Le Grand Trip to Ankarana
Thursday, October 5, 2000
Last night, we came back from our two-day trip to the reserve of Ankarana. We have seen more than I can write in this journal so I will concentrate on the most impressive things: the Grand Tsingy, the Bat Cave, the lemurs, and the Cathedral. A 4x4 brought us all the way to the reserve. I thought of the SUV (Sports Utility Vehicle) commercials on TV in North America and how SUVs end up being used in Vancouver. This time, here in Madagascar, we did need a car like that, traversing the wilderness, across rivers and sand dunes, with seven people in the car (plus two tents, mattresses, food, water, extra gas, some live chicken, and lots more). Included in the price for the trip was the experienced driver, the extremely knowledgable tour guide, Fideline our chef, English Anna and Dutch Frank (two biologists who joined us), my dad, and I. At night, we camped at the Campement des Anglais. We also had lunch, breakfast, and dinner there (we must have eaten all chickens because we didn’t take any back to Diego). Inbetween, we explored the reserve. In those two days, we must have walked 25km, sometimes in the forest, sometimes out in the 35°C heat with no wind at all, sometimes straight up rock climbing, and sometimes with flashlights in caves that were completely dark. At times, it was very exhausting and we must have sweat a bucket full of water (we drank tons of water and never had to pee), but we saw some of the most amazing things in the world.
There is a 95% chance that if you’ve ever seen a documentary on Madagascar, it was about lemurs. Ankarana has plenty of lemurs. You can see half of them jumping from tree to tree and half of them sleep during the day because they are nocturnal. They’re always in groups of four to nine (in this area) and may come very close to you if you happen to eat in the forest. Unfortunately, many tourists feed them. Unfortunately, some Malagasy eat them.
Among the countless animals, some of which are endemic in Ankarana, you can find bats in huge dark caves. Unlike in North America or Europe, these caves don’t have any elevators or stairs and you will have to use your own batlight and follow the tour guide around the stalactites and stalacmites.
The Petit Tsingy and the Grand Tsingy (outside again) are huge rock formations that formed a long, long time ago when the whole area was still under water. The rocks have hundreds of sharp edges and you have to be skilled at keeping your balance if you don’t want to fall in the cracks between the rocks. There is a deep cliff in the middle of the Grand Tsingy and at the bottom Lac Vert, a green lake.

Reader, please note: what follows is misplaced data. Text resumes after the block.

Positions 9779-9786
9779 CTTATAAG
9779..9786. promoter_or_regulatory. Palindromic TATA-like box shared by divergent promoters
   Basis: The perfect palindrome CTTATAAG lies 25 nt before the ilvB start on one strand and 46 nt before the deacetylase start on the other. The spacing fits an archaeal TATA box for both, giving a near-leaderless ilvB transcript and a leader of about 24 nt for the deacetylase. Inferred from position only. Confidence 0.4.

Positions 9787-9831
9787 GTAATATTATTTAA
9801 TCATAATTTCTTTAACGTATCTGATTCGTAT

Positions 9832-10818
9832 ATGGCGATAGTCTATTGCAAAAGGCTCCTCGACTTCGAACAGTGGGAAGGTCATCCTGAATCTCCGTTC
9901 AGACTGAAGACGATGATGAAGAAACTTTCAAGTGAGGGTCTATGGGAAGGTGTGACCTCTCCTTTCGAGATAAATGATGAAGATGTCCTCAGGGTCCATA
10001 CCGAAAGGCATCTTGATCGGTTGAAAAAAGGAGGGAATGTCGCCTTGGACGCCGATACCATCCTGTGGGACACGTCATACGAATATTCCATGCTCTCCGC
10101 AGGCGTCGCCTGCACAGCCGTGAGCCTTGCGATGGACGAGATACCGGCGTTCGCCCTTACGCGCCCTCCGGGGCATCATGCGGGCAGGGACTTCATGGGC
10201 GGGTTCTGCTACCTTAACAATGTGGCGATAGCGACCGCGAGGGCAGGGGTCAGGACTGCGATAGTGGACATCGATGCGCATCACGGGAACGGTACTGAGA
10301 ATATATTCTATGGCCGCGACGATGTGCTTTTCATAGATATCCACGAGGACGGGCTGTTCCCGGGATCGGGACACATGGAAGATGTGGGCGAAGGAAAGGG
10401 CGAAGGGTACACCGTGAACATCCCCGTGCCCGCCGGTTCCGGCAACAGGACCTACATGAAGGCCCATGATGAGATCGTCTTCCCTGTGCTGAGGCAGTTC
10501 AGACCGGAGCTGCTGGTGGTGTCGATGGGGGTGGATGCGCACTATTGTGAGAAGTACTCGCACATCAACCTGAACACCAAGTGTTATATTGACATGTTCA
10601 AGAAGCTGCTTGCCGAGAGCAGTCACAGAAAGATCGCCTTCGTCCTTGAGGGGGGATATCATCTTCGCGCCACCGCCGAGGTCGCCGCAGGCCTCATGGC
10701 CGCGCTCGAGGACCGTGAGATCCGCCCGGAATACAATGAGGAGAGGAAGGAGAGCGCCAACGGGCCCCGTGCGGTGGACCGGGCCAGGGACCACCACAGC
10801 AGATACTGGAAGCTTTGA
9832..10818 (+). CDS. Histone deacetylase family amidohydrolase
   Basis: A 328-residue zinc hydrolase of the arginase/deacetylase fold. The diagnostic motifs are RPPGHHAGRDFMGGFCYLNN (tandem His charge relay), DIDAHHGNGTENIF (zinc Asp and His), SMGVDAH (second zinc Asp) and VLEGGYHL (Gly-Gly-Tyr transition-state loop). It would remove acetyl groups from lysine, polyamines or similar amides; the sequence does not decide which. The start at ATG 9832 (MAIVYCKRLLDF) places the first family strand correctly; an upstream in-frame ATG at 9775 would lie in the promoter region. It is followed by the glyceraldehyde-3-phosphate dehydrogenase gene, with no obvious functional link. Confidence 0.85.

During the rainy season, around February, Lac Vert is part of a river that flows all across the reserve. Since we arrived at the end of the dry season, we could walk along the river bed and thus saw some of the most amazing rock formations, including a 20m wide, 40m deep, natural plug hole that would certainly suck you in when the river flows.
We got to these sites on foot and were alone 99% of the time, just the five of us. Our tour guide was extremely skilled at spotting animals and plants (he had, apparently, little experience with computers, which is why in Diego, I got my first official job offer; he was going to pay me US$50 - a month). Without him, we would have missed many of the lemurs, the owl, and all of the other birds. Growing up in the woods, these people have eyes like eagles that pick up everything that can move. The vegetation changed every half an hour. At times, we traversed some completely grey areas, with grey trees and shrubs, dried leaves, and grey rocks. Sometimes, the forest was entirely green where plants grew just about everywhere in just about every direction. Towards the end, we did some heavy rock climbing to get to our final destination. Although it was exhausting to get up, it took much longer to get down.
Our final destination was the most amazing part of the trip and we wouldn’t have seen it if we hadn’t asked for it (it was not on the original agenda). After climbing down the wall, we found ourselves in front of another huge cave. It is inaccessible during the rainy season because it is filled with water. During the dry season, however, there are only dirt hills inside so you can walk there. After three minutes towards the inside, it was completely dark and, again, we only had our flashlights to see the next five meters ahead of us. After another 15 minutes, we saw a light at the end of the tunnel and heard some bats again. All of a sudden, we were in the biggest cave I have ever seen in my life: the Cathedral. The Cathedral is an enormous natural “hall”, with a big square in the middle and walls about 100m high. There was a hole at the top so light rays shone down on us. In the middle of this natural phenomenon, we seemed to be so small - the size of this thing was just way beyond my comprehension, extremely inspiring. And there was no way of capturing any of this on film.
After these two days of walking and climbing, we returned to our hotel in Diego and, absolutely tired, we fell asleep. The next day, we returned to Tana, the capital. The first part of our trip ended here.